Releasing two books seems like small fry in the context of a year that also included an operation, an accident, a family emergency, a devastating restructure at work, a security threat that impacted my place of work, oh and the small matter of a global pandemic.
It's hard to know what to make of this year.
On one hand, I'm so lucky to live in Aotearoa and to have been so lightly touched by the pandemic. And I'm even luckier to have so many amazing supporters who pre-ordered my children's book Bruce Goes Outside, and my collection of short stories, Pet, and made the publication of them both possible. Thank you so much!
On the other hand, it has been such a hard and disappointing time. Looking for photos for this update, there are few of me celebrating with others. There are no photos from the Pet book launch, because there wasn't one. The only images in my Pet folder are jaunty invitations to cancelled celebrations.
My books seemed to come out at the worst possible time - when magazines that review books weren't being published, just a few weeks before the Kete book review site launched, and when Level Two and Three restrictions made it impossible to celebrate with in-person launches. I had four launches scheduled for the year (in Dunedin and Auckland) and we were able to go ahead with one.
However, a really positive thing that came out of the pandemic was a change in arts funding that led to my surprise project of the year - a podcast!
Thanks to Creative New Zealand I had the incredible opportunity to work with 17 extraordinary talented actors and the amazing Otago Access Radio (OAR FM) crew to create a podcast for Pet. Creating that podcast and getting to meet so many wonderful people was a highlight of my year.
Other highlights included Steve Braunias and Newsroom coming to my rescue and enabling me to have an online book launch for Pet (thank you!) and the children at Port Chalmers Primary School following up on a workshop I held with them by presenting me with a book of their stories. Another highlight was being asked to be the guest speaker for a School Library Association of New Zealand event. The event organisers made me feel as though I was Stephen King! And my lovely work colleagues organised a spontaneous Pet book launch for me in an office space, complete with flowers and donuts! There is plenty to be grateful for this year.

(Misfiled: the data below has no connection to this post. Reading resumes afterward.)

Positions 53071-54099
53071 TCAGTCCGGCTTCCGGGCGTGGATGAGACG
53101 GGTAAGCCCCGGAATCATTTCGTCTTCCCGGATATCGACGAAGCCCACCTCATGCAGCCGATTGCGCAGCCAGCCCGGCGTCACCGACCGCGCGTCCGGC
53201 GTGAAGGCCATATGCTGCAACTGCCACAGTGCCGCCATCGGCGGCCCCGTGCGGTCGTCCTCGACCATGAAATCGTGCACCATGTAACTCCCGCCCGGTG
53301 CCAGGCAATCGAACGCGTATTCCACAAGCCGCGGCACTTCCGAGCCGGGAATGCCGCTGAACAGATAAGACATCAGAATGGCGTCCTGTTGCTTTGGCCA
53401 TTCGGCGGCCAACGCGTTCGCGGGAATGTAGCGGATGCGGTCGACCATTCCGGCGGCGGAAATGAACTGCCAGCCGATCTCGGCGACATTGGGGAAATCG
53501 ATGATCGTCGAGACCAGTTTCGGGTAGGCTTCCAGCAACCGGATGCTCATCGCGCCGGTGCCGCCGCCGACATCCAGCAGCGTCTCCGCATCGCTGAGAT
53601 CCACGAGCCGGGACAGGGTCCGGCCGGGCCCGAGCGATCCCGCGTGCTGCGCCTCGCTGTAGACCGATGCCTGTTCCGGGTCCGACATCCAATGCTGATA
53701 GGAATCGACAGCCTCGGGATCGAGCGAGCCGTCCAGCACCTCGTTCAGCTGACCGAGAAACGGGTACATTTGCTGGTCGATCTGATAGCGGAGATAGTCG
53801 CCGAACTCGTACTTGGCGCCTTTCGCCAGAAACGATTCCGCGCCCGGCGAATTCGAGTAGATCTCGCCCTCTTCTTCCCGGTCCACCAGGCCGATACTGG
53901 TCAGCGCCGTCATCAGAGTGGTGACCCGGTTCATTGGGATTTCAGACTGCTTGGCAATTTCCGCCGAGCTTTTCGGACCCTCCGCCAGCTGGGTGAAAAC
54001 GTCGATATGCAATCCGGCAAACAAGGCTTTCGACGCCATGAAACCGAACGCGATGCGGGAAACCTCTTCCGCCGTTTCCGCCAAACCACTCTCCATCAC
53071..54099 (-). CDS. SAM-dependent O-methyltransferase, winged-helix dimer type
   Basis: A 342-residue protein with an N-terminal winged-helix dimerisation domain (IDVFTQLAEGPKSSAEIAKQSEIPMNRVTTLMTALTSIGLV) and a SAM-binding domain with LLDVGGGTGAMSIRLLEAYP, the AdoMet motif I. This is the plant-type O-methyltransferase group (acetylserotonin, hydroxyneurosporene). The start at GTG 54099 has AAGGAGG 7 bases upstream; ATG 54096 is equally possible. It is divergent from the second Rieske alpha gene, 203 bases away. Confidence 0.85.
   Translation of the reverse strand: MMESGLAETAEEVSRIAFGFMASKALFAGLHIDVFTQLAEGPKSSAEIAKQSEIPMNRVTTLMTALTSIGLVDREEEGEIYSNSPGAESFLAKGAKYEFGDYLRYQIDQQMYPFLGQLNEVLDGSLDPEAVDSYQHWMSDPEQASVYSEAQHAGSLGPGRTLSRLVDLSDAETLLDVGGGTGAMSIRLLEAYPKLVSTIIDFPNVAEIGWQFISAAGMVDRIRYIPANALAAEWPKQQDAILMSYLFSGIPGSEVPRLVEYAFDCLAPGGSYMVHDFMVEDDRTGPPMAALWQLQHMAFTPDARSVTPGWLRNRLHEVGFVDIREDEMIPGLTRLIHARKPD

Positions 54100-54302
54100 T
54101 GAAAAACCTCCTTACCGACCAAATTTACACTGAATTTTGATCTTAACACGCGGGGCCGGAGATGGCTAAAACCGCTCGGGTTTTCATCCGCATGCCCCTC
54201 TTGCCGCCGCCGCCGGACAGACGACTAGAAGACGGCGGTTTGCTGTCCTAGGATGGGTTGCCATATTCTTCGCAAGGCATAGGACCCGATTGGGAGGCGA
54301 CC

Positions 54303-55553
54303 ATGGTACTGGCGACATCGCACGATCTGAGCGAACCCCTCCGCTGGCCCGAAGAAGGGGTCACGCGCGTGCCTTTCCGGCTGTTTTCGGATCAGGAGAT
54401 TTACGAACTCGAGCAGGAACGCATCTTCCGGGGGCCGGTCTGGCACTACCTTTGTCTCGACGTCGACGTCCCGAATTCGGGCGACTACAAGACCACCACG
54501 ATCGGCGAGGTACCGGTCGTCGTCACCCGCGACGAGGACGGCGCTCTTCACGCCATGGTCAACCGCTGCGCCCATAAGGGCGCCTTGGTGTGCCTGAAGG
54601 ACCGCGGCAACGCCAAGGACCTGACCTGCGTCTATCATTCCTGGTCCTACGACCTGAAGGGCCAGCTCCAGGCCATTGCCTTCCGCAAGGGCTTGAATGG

So, 2020 has left me with a lot of complicated feelings - but here's my 'annual report'. It follows the same format as last year's.
Last year I had a goal to send away 100 submissions. This year I was too busy crowdfunding to write or submit much new work. I made eight submissions to journals, competitions, residencies and funding bodies, and had six declines. I received CNZ funding to create a podcast, and one submission is still outstanding.
Although my number of submissions was small, two of them were for opportunities that I desperately wanted. On the strength of Pet and its reviews I also approached several literary festivals, but haven't been invited to participate in any as a short story writer. Another disappointment was having to crowdfund my books. After the success of Bruce Finds A Home (lovely reviews, and 2000 copies sold) it would have been great to have received funding to assist with the publication of Bruce Goes Outside. And I would have dearly loved to have found a publisher for Pet. Crowdfunding is not a sustainable arts practice - something I might write about in an essay one day.
But as with everything this year, there have been silver linings to my disappointments. I was thrilled to be able to work with the extraordinary team at Mary Egan Publishing to release Pet, and I just love the cover design! The team at Mary Egan Publishing is amazing and I can't recommend them highly enough. And crowdfunding gave me the opportunity to connect directly with people who wanted to read my work! Wow! It blows my mind that there are people out there who are interested in reading what I write. Thank you so much for your support, it has meant the world during this challenging year.